The internal musings of Lottie and Rose prompt both women to do the unthinkable and send for their husbands, bringing humorous and unexpected events to this April on the Riviera. Each will begin to find inner happiness and a rebirth of love. Even Caroline, who wanted to be alone, will discover love and beauty beyond her appearance.

    Few films have the depth to sooth the soul and leave you feeling good about life like this magical film. Take your own enchanted holiday by picking this up as soon as you can.

    5-0 out of 5 stars The most unusual
    While some may say this is a "chick flick" I couldn't disagree more. The form, casting, story, and, well, everything is just so unusual. The cast is superb with Polly Walker and Joan Plowright coming out on top. And the photography and settings are the best. But what I liked most about it was the lack of a formulaic approach. The movie starts out with dissonances and then does nothing but resolve itself slowly so that by the time you're at the end, you feel like YOU'VE been on vacation. This isn't a movie; it's a work of art.

    5-0 out of 5 stars For Rent: Peace of Mind
    This is a great movie, it is more of a "Chick Flick" so to speak, but if you are in the mood for a chick flick that you don't really need kleenex for, this is the one. An unhappily married woman is running her errands on a blustery rainy day when on the back of someones news paper she sees an add for a castle in Italy for rent for the month of April. She tells her friend about it, they pool their money, find 2 other women to go in on the expenses with them, and life unfolds before their very eyes. They make realizations about themselves, their lives, and the men in their lives. At some point in everyones life, they need to find this kind of an add... It is heart warming, life affirming, and just a really great movie.

    5-0 out of 5 stars I was enchanted AND I laughed
    There's a lot of humor in this film, much of the humor is subtle, and some of it is obvious. For example, some intellectual humor where the simple-minded but endearing Lottie asks the stuffy old woman if she knew Keats, a poet who had been dead for over a hundred years! Or the scene where she's trying to get permission from her husband to go to Italy with her friend.. that whole scene is priceless, very funny. As far as obvious humor, one example would be her husband having a rather... explosive... accident while he's taking a bath!... and then he comes out half-naked and charred only to be met by the old woman!! You'll laugh :)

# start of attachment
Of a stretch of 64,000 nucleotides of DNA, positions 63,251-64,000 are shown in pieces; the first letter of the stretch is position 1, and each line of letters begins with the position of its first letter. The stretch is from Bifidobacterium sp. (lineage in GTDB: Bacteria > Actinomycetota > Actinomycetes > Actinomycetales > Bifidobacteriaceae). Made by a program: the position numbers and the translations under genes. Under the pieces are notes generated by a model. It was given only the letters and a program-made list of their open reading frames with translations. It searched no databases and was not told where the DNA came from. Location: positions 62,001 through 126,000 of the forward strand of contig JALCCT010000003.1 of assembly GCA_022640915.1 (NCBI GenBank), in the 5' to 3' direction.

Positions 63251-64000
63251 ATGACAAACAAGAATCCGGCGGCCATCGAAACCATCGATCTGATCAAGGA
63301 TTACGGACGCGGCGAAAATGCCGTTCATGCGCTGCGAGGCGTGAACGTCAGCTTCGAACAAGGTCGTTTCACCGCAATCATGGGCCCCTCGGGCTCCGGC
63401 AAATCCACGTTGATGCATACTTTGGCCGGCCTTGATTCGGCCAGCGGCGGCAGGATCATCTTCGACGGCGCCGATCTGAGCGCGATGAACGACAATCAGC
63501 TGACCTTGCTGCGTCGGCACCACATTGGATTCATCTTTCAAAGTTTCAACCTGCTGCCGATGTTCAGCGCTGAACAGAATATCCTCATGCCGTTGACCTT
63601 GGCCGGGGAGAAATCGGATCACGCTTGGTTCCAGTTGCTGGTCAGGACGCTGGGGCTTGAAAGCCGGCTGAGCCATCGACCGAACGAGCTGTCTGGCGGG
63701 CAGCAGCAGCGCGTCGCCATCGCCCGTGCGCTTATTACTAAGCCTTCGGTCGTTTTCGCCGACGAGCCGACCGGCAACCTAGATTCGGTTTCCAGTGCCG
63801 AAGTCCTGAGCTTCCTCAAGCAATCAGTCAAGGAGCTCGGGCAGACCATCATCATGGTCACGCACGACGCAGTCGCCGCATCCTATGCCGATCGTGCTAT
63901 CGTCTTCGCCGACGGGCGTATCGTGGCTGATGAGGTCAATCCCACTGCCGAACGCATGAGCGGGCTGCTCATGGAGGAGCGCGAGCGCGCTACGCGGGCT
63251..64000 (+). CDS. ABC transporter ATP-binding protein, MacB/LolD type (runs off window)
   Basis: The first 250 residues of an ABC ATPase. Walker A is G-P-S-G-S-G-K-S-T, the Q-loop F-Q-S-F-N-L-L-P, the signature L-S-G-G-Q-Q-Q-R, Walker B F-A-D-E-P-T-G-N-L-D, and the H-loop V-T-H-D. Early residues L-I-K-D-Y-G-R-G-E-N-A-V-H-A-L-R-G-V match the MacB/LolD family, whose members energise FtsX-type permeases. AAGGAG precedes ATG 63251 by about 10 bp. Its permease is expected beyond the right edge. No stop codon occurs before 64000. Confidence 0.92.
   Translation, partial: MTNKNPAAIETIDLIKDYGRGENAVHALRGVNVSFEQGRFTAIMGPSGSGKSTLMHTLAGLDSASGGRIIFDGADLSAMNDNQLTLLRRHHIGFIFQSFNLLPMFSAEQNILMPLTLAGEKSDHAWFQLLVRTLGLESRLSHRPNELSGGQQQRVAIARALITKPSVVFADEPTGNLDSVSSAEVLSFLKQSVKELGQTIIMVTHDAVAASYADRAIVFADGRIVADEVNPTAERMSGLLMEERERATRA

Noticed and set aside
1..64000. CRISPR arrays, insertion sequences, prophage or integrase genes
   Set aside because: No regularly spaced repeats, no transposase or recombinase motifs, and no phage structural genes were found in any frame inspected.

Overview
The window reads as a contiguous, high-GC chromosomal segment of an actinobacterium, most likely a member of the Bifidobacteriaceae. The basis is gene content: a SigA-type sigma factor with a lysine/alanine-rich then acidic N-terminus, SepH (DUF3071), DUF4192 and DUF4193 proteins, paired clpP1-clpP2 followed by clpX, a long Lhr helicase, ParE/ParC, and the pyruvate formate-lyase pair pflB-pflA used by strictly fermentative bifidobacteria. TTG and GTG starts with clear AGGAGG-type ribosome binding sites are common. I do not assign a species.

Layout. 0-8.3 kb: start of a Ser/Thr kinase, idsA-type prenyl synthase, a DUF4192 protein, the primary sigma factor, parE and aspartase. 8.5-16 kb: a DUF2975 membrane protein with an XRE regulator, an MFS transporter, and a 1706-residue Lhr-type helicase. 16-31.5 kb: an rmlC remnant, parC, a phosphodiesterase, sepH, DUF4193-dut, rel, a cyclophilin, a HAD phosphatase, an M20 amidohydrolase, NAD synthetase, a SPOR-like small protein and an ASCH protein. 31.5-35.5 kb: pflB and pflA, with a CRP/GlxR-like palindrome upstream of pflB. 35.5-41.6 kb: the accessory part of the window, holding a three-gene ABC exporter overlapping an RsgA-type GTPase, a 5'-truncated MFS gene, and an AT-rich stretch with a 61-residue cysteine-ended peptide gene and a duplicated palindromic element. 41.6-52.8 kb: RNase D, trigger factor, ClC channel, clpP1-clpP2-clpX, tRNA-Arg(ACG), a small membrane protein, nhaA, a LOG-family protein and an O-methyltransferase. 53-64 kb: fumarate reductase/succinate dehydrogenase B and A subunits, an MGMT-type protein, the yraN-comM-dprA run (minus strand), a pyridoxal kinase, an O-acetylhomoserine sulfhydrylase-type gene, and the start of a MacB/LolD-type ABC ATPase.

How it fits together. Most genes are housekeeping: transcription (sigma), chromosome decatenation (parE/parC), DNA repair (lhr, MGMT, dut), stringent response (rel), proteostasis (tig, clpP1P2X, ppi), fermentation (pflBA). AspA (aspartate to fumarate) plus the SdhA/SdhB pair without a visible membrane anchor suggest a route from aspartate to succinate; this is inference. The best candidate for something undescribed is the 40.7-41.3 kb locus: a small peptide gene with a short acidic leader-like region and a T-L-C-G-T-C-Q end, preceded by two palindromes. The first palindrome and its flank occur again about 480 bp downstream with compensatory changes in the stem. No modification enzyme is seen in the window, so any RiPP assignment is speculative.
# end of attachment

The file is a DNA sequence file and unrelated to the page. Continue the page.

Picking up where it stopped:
AS you can imagine, this film is a satire or lampoon of the attitudes and mores of the 1930s which is when this story takes place. But don't worry, it's not a stuffy old boring period piece--far from it! This is an immensely enjoyable and accessible film that will really delight you. Very easy to follow and enjoy, very amusing and funny.

    David Rehak
    author of "Love and Madness" ... Read more

    4. Star Wars - Episode IV, A New Hope
    Director: George Lucas
    list price: $19.98
    (price subject to change: see help)
    Asin: 6301773551
    Catlog: Video
    Sales Rank: 5930
    Average Customer Review: 4.57 out of 5 stars
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    Reviews (283)

    5-0 out of 5 stars A long time ago, in a cinema far, far away...